Case Concerning Barcelona Traction, Light, and Power Company, Ltd

Case Concerning Barcelona Traction, Light, and Power Company, Ltd [1970] ICJ 1 is a public international law case, concerning the abuse of rights.

Barcelona Traction
Bundesarchiv Bild 183-E20569-21, Spanien, Ausbildung durch "Legion Condor".jpg
CourtInternational Court of Justice
Full case nameCase Concerning Barcelona Traction, Light, and Power Co., Ltd (Belgium v. Spain)
DecidedFebruary 5, 1970 (1970-02-05)
Citation(s)[1970] ICJ 1
Court membership
Judges sittingJosé Bustamante y Rivero (President), Vladimir Koretsky (Vice-President), Sir Gerald Fitzmaurice, Kōtarō Tanaka, Philip Jessup, Gaetano Morelli, Luis Padilla Nervo, Isaac Forster, André Gros, Fouad Ammoun, César Bengzon, Sture Petrén, Manfred Lachs, Charles Onyeama, Enrique Armand-Ugón (ad hoc), Willem Riphagen (ad hoc)
  • Corporations, abuse of rights, corporate veil


Barcelona Traction, Light, and Power Company, Ltd was a corporation incorporated in Canada, with Toronto headquarters, that made and supplied electricity in Spain. It had issued bonds to non-Spanish investors, but during the Spanish Civil War (1936–1939), the Spanish government refused to allow BTLP to transfer currency to pay bondholders the interest that they were due. In 1948, a group of bondholders sued in Spain to declare that BTLP had defaulted on the ground that it had failed to pay the interest. The Spanish court allowed the claim. The business was sold, the surplus distributed to the bondholders, and a small amount was paid to shareholders. The shareholders in Canada succeeded in persuading Canada and other states to complain that Spain had denied justice and violated a series of treaty obligations. However, Canada eventually accepted that Spain had the right to prevent BTLP from transferring currency and to declare BTLP bankrupt. Of the shares, 88% were owned by Belgians. The Belgian government complained, insisting the Spanish government had not acted properly. It made an initial claim at the International Court of Justice in 1958 but later withdrew it to allow negotiations. Subsequent negotiations broke down, and a new claim was filed in 1962. Spain contended that Belgium had no standing because BTLP was a Canadian company.


The International Court of Justice held that Belgium had no legal interest in the matter to justify it bringing a claim. Although Belgian shareholders suffered if a wrong was done to the company, it was only the company's rights that could have been infringed by Spain's actions. It would have been direct shareholder rights only (such as to dividends) that were affected, and the state of the shareholders would have an independent right of action. It was a general rule of international law that when an unlawful act was committed against a company, only the state of incorporation of the company could sue, and because Canada had chosen not to do so, that was the end. The idea of a "diplomatic protection" of shareholders was unsound because it would create confusion and insecurity in economic relations as shares are "widely scattered and frequently change hands". The court also decided that a state is bound to give the same legal protection to foreign investments and nationals for natural or legal persons when it admits them to its territory.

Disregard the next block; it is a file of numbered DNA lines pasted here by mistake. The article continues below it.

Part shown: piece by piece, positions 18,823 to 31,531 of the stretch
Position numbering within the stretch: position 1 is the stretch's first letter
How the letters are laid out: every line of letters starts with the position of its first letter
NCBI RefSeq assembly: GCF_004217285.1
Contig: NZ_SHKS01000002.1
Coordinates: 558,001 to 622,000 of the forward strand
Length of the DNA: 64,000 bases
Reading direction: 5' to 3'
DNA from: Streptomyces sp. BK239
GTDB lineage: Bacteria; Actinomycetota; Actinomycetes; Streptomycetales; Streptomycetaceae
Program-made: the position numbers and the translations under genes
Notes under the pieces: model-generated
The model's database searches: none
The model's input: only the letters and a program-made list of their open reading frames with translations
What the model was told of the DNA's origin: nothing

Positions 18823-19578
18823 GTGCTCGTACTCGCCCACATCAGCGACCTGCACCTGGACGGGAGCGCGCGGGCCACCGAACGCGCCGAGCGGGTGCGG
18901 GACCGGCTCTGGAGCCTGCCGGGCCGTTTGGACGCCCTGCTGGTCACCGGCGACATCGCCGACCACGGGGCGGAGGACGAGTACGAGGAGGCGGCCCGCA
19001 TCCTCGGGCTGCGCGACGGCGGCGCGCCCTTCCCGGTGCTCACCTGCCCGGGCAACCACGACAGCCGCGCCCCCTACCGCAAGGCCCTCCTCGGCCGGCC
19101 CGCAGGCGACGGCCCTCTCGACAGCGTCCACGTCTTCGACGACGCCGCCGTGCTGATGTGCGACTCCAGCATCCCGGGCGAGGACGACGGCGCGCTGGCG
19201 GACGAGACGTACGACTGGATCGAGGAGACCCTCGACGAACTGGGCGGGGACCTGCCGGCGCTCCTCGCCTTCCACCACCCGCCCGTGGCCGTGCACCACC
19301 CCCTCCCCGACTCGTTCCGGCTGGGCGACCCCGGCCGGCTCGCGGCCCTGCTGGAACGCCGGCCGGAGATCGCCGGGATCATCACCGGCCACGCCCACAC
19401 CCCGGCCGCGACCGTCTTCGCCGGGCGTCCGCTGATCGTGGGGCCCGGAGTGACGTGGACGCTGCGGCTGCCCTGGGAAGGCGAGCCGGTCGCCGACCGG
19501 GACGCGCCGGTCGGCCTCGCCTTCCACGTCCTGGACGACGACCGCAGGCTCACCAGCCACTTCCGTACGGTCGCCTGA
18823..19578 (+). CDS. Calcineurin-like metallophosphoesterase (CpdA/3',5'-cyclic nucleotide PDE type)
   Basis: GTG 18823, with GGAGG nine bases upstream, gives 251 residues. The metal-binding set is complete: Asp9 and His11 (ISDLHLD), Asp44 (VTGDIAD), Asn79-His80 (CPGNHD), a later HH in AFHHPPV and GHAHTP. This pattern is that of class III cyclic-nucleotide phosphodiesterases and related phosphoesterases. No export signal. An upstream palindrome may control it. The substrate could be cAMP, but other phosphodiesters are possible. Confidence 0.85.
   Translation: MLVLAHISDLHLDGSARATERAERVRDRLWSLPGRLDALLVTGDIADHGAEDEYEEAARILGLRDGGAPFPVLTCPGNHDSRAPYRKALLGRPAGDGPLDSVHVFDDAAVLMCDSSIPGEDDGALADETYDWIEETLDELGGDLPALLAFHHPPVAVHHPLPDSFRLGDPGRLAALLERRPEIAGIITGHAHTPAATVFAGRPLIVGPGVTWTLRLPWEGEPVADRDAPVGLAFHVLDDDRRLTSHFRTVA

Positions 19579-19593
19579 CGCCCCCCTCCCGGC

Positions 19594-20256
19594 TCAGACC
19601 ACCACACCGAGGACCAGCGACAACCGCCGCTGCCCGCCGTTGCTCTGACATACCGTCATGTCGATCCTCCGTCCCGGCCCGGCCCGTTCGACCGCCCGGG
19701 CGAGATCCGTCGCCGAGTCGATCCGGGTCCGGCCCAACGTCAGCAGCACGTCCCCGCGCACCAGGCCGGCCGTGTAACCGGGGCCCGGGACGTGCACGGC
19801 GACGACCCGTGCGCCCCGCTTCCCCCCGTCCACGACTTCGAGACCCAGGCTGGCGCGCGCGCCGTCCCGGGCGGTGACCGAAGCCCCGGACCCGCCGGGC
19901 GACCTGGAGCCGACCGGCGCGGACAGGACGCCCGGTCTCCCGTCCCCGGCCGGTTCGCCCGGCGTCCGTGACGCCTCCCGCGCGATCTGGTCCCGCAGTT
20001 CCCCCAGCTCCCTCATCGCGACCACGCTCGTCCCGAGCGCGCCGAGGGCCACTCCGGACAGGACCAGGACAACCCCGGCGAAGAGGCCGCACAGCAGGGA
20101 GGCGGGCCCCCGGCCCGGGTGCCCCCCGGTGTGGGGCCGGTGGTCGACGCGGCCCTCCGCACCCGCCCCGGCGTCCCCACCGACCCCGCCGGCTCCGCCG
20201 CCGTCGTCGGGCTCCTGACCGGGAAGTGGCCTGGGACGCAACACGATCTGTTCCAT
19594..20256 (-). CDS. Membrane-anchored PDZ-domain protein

Padilla Nervo J wrote the following:

The history of the responsibility of States in respect to the treatment of foreign nationals is the history of abuses, illegal interference in the domestic jurisdiction of weaker States, unjust claims, threats and even military aggression under the flag of exercising rights of protection, and the imposing of sanctions in order to oblige a government to make the reparations demanded.

Special agreements to establish arbitral tribunals were on many occasions concluded under pressure, by political, economic or military threats.

The protecting States, in many instances, are more concerned with obtaining financial settlements than with preserving principles. Against the pressure of diplomatic protection, weaker States could do no more than to preserve and defend a principle of international law, while giving way under the guise of accepting friendly settlements, either giving the compensation demanded or by establishing claims commissions which had as a point of departure the acceptance of responsibility for acts or omissions, where the government was, neither in fact nor in law, really responsible.

In the written and in the oral pleadings the Applicant has made reference, in support of his thesis, to arbitral decisions of claims commissions—among others those between Mexico and the United States, 1923.

These decisions do not necessarily give expression to rules of customary international law, as ... the Commissions were authorized to decide these claims "in accordance with principles of international law, justice and equity", and, therefore, may have been influenced by other than strictly legal considerations. ...